February 15, 2005

The complex subject of blogging.

I don't have a recording of today's Chaos and Complex Systems seminar, where I talked about blogging, so I'll have to try to see what I can remember. I didn't stick to my notes very much, because we had the lights low to see the projected computer display and also because I got carried away explaining the various websites I was projecting and I was very open to whatever questions the twenty or so people in the seminar wanted to ask.

Here's a list of quickly fading memories of what I talked about.

1. I did not resist the temptation to begin with the cliché of explaining the word "weblog." I thought of resisting, but I felt I should reach out to the full audience, which I did before descending into the sort of talk about blogging that probably left anyone who didn't already know the word "blog" far behind. But so what? It was the Physics Department! Am I not entitled to think these are the smartest people in town? Let them deal with it!

2. A reporter from The Capital Times was there taking notes, and a photographer from the newspaper took a bunch of shots of me at the beginning. I'll be interested to see what the reporter writes, especially since, at one point, when I referred to the way journalists and not bloggers are supposed to maintain a politically neutral stance, an audience member snarked that I didn't read some newspaper famous for its liberal slant, and I said, "I read The Capital Times," before remembering the Cap Times reporter was in the room. Whoops!

3. One area of interest to the audience was why a person blogs and what blogging does to you as a person. Blogging can be too seductive, too addictive. You can really love it in a way that drags you out of your "real life." Two things I thought of to talk about in response are: A. traditional writers might be thought to be too reclusive and self-involved (wouldn't people have told Marcel Proust to get out of bed and engage with life more?), and B. people who are socially or geographically isolated might use blogging to leap over the confines of their real life (I mentioned a woman staying home with children, a person in a rural environment, and -- slightly veiled -- a moderate, hawkish, female lawprof living in a priggishly lefty midwestern university town).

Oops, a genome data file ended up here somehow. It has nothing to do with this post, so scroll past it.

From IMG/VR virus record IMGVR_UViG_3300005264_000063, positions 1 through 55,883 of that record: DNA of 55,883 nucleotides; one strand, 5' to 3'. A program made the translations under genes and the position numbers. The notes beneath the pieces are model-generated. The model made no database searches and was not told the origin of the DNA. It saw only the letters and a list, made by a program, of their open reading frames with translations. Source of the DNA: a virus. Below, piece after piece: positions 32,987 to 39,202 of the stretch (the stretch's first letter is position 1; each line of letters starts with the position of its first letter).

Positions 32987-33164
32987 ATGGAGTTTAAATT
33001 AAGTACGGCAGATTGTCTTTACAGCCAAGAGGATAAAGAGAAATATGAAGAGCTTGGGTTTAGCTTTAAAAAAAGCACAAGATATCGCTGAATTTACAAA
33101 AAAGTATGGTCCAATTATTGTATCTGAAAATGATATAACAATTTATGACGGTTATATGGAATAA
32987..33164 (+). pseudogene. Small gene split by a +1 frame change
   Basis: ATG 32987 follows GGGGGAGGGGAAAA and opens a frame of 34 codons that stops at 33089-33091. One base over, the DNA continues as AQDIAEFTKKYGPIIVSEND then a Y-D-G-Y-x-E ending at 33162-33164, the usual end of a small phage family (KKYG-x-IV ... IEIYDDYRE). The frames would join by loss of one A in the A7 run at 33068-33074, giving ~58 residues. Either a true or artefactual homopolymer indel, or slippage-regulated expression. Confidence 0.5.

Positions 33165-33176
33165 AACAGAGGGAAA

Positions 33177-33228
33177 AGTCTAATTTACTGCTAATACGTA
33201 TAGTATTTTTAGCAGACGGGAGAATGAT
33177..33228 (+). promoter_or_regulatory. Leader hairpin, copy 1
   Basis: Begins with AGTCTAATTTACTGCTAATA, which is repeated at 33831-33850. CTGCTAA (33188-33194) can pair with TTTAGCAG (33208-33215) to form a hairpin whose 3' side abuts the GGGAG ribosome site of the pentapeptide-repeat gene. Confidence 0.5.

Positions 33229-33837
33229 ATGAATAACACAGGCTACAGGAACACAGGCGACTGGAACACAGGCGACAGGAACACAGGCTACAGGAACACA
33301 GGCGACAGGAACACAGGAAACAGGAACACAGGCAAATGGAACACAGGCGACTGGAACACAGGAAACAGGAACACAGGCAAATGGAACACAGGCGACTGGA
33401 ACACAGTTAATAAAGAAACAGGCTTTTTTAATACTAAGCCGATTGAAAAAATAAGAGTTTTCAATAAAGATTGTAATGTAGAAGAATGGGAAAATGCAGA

4. A second area of interest was politics. What is the role of blogging in the organization of political debate and activity? I talked about the Eason Jordan case, which – I don't know if you've noticed – I've never before written about on this blog. I talked about "swarming" and the accusation that bloggers are a "headless mob" or "slavering morons." What does MSM have to fear from us? Are we just "more speech" in the "marketplace of ideas" way or is there something unfair about the way we can pick our issues and be as one-sided as we like? Or is that all quite funny, considering that we are the little guys and MSM has held far too much power, far too long? I aired my various theories about how left-wing blogging behavior is quite different from right-wing blogging behavior, and that the right has a far more effective approach.

There was much, much more, but, unfortunately, like most of life, it's hard to remember the details!

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